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Country Reports
Download PDF of country response to Human Rights Watch letter.


The Republic of Malta signed the Convention on Cluster Munitions in Oslo on 3 December 2008. In March 2009, Malta informed Human Rights Watch that “Malta recognizes the need for the Convention on Cluster Munitions to come into force as early as possible, in order to provide a legally binding framework for the protection of civilians both during and after armed conflict…. In this spirit, I am pleased to inform that the Government of Malta is seriously considering to ratify the CCM, as soon as all the necessary procedures for its entry into force have been completed in accordance with our constitutional requirements.”[1]

It also declared, “Malta has never used or produced cluster munitions. Nor has it ever stockpiled or transferred these munitions.”[2]

Malta is party to the Convention on Conventional Weapons (CCW) and ratified Protocol V on Explosive Remnants of War on 22 September 2006. During the CCW Third Review Conference in November 2006, Malta supported a proposal for a mandate to negotiate a legally-binding instrument that “addresses the humanitarian concerns posed by cluster munitions.”[3] When this proposal was not accepted, Malta joined 24 other states in issuing a joint declaration calling for an agreement to “prohibit the development, production, stockpiling, transfer and use of cluster munitions that pose serious humanitarian hazards because they are for example unreliable and/or inaccurate.”[4]

Malta participated in the first Oslo Process conference in February 2007 and endorsed the Oslo Declaration, committing states to conclude in 2008 a convention prohibiting cluster munitions. It subsequently attended the Lima, Vienna, and Wellington preparatory conferences, and the Dublin negotiations.

At the Oslo conference in February 2007, Malta stressed the potential for small and medium-sized states to contribute to the Oslo Process.[5] At the Lima conference in May 2007, Malta expressed its view that states should not discourage discussions of cluster munitions in the CCW, stating, “We accept a protocol on cluster munitions with unequivocal support.”[6] Malta endorsed the Wellington Declaration at the Wellington conference in February 2008, indicating its intention to participate in the formal treaty negotiations in Dublin on the basis of the Wellington draft text.

Malta actively participated in the negotiations in Dublin in May 2008, opposing the introduction of a transition period before obligations took effect and engaging on issues relating to “interoperability” (joint military operations with states not party) and definitions. [7] Regarding definitions, Malta was open to proposals to limit which weapons were defined as a “cluster munition” by the convention, but stated that the ultimate goal was to fulfill the Oslo Process mandate to address cluster munitions that cause unacceptable humanitarian harm.[8] At the conclusion, it joined the consensus adoption of the convention.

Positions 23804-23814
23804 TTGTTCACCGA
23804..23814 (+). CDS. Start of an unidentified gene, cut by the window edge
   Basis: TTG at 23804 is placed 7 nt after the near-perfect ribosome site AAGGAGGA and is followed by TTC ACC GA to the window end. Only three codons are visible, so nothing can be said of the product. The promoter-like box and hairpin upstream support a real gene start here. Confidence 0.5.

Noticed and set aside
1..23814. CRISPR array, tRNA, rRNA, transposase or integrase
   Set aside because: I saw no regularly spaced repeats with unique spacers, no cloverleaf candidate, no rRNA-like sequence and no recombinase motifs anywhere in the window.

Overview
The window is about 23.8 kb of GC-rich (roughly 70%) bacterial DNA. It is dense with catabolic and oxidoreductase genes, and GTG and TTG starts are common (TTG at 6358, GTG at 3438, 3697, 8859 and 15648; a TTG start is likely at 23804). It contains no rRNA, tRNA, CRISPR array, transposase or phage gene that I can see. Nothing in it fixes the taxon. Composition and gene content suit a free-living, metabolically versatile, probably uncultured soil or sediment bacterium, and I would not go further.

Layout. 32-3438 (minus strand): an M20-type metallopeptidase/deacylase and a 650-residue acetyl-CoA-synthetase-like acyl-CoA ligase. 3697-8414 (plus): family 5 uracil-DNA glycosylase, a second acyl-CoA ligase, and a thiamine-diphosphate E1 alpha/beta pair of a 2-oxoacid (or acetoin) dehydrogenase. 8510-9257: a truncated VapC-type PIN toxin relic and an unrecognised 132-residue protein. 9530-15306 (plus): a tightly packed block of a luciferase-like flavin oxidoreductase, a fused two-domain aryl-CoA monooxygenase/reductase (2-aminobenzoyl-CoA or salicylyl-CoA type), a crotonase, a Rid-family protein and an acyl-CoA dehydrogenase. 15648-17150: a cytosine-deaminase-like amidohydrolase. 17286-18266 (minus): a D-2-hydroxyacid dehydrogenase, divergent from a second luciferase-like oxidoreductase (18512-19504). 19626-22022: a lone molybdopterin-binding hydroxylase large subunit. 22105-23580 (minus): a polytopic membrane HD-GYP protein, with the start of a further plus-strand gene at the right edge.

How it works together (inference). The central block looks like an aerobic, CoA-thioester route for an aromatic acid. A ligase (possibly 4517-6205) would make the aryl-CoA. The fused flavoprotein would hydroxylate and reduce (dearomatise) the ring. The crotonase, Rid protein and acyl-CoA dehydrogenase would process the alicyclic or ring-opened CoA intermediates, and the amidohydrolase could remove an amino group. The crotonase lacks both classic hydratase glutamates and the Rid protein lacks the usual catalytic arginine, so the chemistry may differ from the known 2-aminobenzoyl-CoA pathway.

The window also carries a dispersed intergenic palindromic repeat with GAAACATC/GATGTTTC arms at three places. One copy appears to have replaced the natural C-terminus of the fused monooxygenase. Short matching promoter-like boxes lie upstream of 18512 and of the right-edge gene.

In Oslo in December 2008, Ambassador Victor Camilleri, Permanent Representative to the UN in Geneva, signed the convention on behalf of Malta.

In its March 2009 letter to Human Rights Watch, Malta said that it will continue to support efforts to conclude a new protocol on cluster munitions in the CCW, stating that such a protocol could allow states which do not currently consider themselves in a position to join the Convention on Cluster Munitions, but which may share its humanitarian objectives, to “take a step in the same direction.” Malta added, “We do so on the clear understanding that any new CCW protocol would be complementary with the CCM, and would significantly contribute to addressing the humanitarian impact of cluster munitions. At the same time while pursuing this initiative in the CCW, Malta will remain committed to the goal of attracting the adherence of all States to the Dublin Convention.”[9]

Malta also elaborated on its position on some interpretive matters relating to the convention, stating, “Our understanding of the commitments arising out of the convention is that, as a party, we will not permit the transit of cluster munitions across, or foreign stockpiling of cluster munitions on, our national territory.”[10]

[1] Letter from Amb. Saviour F. Borg, Permanent Mission of Malta to the UN in New York, 2 March 2009.

[2] Ibid.

[3] Proposal for a Mandate to Negotiate a Legally-Binding Instrument that Addresses the Humanitarian Concerns Posed by Cluster Munitions, Third Review Conference of the States Parties to the CCW, CCW/CONF.III/WP.1, Geneva 25 October 2006.

[4] Declaration on Cluster Munitions, Third Review Conference of the States Parties to the CCW, CCW/CONF.III/WP.18, Geneva, 17 November 2006.

[5] Statement of Malta, Oslo Conference on Cluster Munitions, 22 February 2007. Notes by CMC/WILPF.

[6] Statement of Malta, Lima Conference on Cluster Munitions, 23 May 2007. Unofficial transcription by WILPF.

[7] Summary Record of the Committee of the Whole, Eighth Session: 23 May 2008, Dublin Diplomatic Conference on Cluster Munitions, CCM/CW/SR/8, 18 June 2008.

[8] Statements of Malta, Informal Discussions on Definitions, Dublin Diplomatic Conference, 20 and 22 May 2008. Notes by Landmine Action.

[9] Letter from Amb. Saviour F. Borg, Permanent Mission of Malta to the UN in New York, 2 March 2009.

[10] Ibid.